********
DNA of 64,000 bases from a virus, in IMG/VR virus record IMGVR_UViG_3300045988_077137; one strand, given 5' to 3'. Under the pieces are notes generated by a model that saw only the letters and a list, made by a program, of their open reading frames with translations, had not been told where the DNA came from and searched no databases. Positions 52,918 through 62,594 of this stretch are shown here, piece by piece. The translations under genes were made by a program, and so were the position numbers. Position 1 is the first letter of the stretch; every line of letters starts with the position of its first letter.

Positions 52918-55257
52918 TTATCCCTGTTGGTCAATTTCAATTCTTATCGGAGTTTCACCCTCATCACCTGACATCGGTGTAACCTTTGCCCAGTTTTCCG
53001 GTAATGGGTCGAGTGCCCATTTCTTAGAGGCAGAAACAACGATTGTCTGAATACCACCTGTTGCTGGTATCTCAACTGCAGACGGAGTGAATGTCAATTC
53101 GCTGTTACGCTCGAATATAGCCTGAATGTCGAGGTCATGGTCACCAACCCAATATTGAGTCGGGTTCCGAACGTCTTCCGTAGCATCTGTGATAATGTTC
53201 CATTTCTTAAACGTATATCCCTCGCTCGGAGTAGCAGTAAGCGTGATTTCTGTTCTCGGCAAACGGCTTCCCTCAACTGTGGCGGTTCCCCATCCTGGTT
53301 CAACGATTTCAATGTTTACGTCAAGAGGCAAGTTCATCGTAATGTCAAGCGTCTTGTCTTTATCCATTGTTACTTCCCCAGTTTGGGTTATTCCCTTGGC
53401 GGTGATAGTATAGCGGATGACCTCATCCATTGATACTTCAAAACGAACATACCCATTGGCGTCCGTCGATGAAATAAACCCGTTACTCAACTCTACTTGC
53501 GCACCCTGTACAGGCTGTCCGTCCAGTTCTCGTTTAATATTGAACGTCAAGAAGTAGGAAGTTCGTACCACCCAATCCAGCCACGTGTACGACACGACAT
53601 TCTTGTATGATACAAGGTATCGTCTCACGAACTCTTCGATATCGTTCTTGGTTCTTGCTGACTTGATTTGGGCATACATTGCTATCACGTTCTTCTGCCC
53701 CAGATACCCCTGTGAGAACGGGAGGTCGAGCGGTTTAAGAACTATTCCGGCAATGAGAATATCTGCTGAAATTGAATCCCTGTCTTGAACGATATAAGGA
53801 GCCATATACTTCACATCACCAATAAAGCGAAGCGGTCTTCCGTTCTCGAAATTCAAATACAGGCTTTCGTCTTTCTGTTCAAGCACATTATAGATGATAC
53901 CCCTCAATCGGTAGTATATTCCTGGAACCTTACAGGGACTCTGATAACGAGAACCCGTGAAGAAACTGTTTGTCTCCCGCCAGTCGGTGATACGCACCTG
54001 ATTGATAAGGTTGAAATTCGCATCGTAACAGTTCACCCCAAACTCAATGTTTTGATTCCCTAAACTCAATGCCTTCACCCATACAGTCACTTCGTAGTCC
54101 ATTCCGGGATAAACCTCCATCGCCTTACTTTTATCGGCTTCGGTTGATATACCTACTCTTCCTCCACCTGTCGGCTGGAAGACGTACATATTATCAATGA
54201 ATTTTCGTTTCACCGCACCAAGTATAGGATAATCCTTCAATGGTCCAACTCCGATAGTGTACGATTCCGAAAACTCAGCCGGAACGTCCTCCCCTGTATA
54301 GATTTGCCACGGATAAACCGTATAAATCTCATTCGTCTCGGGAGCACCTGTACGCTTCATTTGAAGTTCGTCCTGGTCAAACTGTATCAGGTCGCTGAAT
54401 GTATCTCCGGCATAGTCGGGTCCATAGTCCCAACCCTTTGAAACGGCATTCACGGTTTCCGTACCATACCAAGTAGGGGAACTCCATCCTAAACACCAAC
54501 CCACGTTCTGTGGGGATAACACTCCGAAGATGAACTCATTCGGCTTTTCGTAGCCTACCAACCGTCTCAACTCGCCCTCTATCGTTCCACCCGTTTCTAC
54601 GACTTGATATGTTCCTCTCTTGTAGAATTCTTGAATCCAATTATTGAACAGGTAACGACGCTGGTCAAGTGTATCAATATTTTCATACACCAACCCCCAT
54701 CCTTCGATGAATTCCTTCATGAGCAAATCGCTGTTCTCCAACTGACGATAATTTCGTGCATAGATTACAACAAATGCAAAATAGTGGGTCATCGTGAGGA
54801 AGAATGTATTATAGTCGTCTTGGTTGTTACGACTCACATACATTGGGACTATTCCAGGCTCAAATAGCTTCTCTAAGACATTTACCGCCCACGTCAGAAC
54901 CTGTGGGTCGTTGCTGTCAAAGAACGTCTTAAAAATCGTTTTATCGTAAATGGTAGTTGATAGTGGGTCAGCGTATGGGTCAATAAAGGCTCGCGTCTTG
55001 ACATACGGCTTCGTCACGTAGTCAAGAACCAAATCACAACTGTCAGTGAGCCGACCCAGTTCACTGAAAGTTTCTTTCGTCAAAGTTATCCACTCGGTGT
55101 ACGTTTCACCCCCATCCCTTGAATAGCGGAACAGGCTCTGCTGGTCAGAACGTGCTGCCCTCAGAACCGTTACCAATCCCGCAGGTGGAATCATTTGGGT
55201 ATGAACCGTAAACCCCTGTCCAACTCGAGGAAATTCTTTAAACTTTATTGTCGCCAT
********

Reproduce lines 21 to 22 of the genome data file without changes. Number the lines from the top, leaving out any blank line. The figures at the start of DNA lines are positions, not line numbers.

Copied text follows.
54701 CCTTCGATGAATTCCTTCATGAGCAAATCGCTGTTCTCCAACTGACGATAATTTCGTGCATAGATTACAACAAATGCAAAATAGTGGGTCATCGTGAGGA
54801 AGAATGTATTATAGTCGTCTTGGTTGTTACGACTCACATACATTGGGACTATTCCAGGCTCAAATAGCTTCTCTAAGACATTTACCGCCCACGTCAGAAC